Joan of Arc, the "Maid of Orléans," is believed to have been born on January 6, 1412. She lived only 19 years, but would become a Roman Catholic saint and a national hero of France for her pivotal role in the Hundred Years’ War.
Joan was born to Jacques d'Arc and Isabelle Romée in a small town in northeastern France. At the time of her birth, the English and their allies controlled much of France, including Paris, Bordeaux, and Reims. In addition to the English threat, a faction loyal to the Duke of Burgundy challenged the right of the Dauphin (heir apparent), Charles of Orléans, to the French throne. Joan claimed that she first received divine instruction at the age of 13, in her father's garden, when Saints Michael, Catherine, and Margaret told her to drive the English from the country. At age 16, she correctly predicted the outcome of a battle to a French commander, who then agreed to take her to Charles.
The illiterate farm girl made a strong impression on the Dauphin, enough that she began to travel with him and advise French military leaders. It is unclear what exactly her role was in the subsequent campaign, but it is clear that it was more than merely symbolic. She carried a banner rather than a weapon, and later testified that she never killed an enemy soldier, but French leaders credited her as a major factor in lifting the siege at Orléans. The liberation of the city shocked the English and put the French on the offensive for the first time in years. With Joan's advice, foresight, and charisma aiding his advance, Charles' forces expelled the English and Burgundians from the Loire Valley. The French re-took Troyes and liberated Reims, the traditional coronation site for French monarchs, where the Dauphin took his crown.
A short time later, Joan was captured in battle with the Burgundians. She was put on trial by the English, who were determined to prove that her inspiration had come from the devil. Accounts of the trial feature prominently in her mythos, as she evaded English attempts to trick her into admitting heresy. In one such attempt, Joan was asked if she knew she was in God's grace. According to doctrine, answering "yes" would have been heresy because no one could truly know the answer, but saying "no" would be an admission of heresy. Joan replied, "'If I am not, may God put me there; and if I am, may God so keep me," avoiding the trap. The court eventually convicted her anyway, and she was burned at the stake in Rouen on May 30, 1431.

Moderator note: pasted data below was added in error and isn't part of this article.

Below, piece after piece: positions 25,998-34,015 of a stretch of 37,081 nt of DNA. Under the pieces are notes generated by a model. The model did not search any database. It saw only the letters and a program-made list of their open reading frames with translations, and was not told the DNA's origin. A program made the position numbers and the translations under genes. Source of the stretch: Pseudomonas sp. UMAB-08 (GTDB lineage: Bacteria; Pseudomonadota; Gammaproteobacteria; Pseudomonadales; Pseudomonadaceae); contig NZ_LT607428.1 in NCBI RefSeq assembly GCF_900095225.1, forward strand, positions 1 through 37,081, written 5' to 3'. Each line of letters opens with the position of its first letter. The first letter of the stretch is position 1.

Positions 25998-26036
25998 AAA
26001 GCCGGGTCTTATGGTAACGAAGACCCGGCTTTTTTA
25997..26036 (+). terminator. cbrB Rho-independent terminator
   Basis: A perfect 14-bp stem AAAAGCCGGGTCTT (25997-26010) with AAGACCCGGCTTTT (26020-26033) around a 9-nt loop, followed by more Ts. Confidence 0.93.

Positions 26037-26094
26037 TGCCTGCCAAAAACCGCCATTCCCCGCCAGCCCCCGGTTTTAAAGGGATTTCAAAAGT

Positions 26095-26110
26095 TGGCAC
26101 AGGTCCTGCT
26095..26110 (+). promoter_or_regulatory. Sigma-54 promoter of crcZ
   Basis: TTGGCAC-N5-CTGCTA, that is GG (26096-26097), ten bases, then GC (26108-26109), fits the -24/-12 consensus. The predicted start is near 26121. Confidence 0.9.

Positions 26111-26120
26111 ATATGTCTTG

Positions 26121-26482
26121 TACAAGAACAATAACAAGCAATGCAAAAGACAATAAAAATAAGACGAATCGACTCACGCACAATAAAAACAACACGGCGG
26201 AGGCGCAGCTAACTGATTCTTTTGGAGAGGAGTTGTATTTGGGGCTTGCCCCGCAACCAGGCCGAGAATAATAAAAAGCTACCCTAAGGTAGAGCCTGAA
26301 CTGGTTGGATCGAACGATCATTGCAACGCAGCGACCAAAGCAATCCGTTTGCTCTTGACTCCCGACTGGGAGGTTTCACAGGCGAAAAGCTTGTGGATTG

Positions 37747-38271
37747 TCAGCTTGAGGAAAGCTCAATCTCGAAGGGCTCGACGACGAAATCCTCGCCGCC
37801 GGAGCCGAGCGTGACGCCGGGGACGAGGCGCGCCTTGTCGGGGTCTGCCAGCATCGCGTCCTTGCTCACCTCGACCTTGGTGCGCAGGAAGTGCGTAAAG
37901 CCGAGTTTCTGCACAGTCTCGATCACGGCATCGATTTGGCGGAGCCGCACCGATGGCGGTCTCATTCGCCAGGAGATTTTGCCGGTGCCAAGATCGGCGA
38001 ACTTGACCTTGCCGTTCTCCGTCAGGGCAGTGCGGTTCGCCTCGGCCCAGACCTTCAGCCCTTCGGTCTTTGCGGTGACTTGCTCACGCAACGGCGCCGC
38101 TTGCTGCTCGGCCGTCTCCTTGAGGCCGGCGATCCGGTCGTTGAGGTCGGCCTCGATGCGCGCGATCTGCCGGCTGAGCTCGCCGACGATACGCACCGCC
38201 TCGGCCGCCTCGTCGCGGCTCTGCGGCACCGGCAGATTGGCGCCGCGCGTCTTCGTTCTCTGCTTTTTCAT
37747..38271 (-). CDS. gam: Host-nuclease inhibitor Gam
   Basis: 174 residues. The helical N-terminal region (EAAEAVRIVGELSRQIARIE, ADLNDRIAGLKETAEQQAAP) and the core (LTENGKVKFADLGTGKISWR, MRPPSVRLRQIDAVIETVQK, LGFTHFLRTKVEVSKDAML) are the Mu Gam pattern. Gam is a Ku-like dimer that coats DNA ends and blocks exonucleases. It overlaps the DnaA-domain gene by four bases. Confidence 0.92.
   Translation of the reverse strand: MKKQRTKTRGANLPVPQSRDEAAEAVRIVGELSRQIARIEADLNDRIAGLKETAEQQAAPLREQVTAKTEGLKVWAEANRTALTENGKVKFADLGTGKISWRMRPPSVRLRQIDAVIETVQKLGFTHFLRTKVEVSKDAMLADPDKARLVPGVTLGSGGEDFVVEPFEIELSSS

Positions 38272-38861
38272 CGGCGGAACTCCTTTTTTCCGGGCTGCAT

A posthumous "nullification trial" ordered by Pope Callixtus III exonerated Joan of the heresy charges in 1455. By that time, the tide of the war had turned decisively against the English, and the Maid of Orléans had become the major figure associated with the victory. She was declared a national symbol of France by Napoleon in 1830 and canonized by the Catholic Church in 1920. Scholars also suggest that her story had a profound effect on French society—the end of the Hundred Years’ War is often recognized as the last gasp of feudalism. Over the next several centuries, the old societal order gave way to new ideas about nation-states and the dignity of the common man, and for the French Joan of Arc was a natural symbol of both.